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POSTSCRIPT POSTSCRIPT: Now that a new year is under way, we've begun work on our oldest and largest research project, the Soft*letter 100. This ranking of the software industry's 100 largest companies has become an important resource for data about growth rates, employment, and other trends. And, for the companies that make the list, the Soft*letter 100 is often an important benchmark of accomplishment. Though by now there probably aren't many eligible companies we overlook, we're always eager to improve the accuracy of the list. Please give us a call if you have suggestions or leads, or if you'd like a free copy of last year's rankings.

One issue we continue to wrestle with--this year more than ever--is how we define a "software" company. In the past, we've insisted that a company must generate at least 50% of its revenues from "microcomputer" software, but we don't believe that hardware platforms provide an adequate definition any more. So we've redefined our criteria to focus on "personal computer" software. To be eligible now, a company should derive its revenues from software used primarily by individuals rather than by server-based systems that support organizational activity. (A useful test of this rule is perceived ownership: People commonly talk about "my copy" of PageMaker or dBase, but they rarely "own" Interleaf or Oracle.) Admittedly, this is fuzzy rule, but we believe it reflects a distinction that will become increasingly important to product designers, marketing strategists, and channel managers.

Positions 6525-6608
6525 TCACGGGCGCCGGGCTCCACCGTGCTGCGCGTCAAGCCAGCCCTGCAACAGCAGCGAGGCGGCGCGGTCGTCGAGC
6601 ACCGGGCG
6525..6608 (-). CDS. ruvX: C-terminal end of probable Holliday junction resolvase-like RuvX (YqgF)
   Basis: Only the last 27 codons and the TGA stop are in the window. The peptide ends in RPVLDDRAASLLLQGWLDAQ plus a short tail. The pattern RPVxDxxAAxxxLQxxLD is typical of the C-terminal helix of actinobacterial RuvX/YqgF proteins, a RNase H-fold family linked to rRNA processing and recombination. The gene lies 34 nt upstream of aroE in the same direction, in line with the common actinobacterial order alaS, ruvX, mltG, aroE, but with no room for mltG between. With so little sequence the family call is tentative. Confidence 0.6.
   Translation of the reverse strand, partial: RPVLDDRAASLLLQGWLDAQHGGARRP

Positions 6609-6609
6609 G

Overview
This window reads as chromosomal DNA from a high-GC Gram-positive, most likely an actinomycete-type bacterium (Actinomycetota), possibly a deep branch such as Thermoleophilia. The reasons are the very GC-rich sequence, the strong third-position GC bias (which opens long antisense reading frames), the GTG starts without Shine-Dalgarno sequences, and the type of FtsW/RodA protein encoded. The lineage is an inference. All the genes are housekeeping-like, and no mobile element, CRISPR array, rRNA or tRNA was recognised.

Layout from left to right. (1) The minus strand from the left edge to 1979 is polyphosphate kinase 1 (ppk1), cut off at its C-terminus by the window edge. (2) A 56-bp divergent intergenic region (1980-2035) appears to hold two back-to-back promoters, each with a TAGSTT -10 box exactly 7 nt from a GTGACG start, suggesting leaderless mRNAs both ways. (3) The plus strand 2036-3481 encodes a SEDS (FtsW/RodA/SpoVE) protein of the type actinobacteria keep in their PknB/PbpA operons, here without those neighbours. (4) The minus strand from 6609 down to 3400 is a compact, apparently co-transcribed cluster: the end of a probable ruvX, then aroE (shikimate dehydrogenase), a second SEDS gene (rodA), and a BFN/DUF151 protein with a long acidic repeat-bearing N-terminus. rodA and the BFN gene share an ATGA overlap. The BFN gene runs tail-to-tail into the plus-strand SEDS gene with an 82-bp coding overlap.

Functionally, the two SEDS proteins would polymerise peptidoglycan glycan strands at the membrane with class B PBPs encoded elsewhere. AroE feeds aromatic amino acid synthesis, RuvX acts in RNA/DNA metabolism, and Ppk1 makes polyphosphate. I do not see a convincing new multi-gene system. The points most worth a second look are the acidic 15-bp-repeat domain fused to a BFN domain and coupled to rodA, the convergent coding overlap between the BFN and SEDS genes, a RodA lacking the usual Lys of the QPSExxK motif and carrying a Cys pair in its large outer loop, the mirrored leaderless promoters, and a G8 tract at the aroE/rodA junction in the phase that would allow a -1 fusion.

At the same time, we've tried to deal with software that runs on special-purpose machines, especially video game players. Clearly, not every microprocessor-based device (a category that includes "programmable" VCRs, microwave ovens, and clock radios) is a computer. So we've tried to define a new rule: We rank only software companies that target general-purpose computers. Again, that's a fuzzier rule than we like, since companies like Nintendo are rapidly enhancing their hardware with keyboards and communications features. But software is an industry that continues to redefine and reinvest itself, so we'll probably never reach a point where our ranking criteria stop evolving.
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Copyright 1990, Gale Group. All rights reserved. Gale Group is a Thomson Corporation Company.

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Author:Tarter, Jeffrey
Article Type:editorial
Date:Jan 10, 1990
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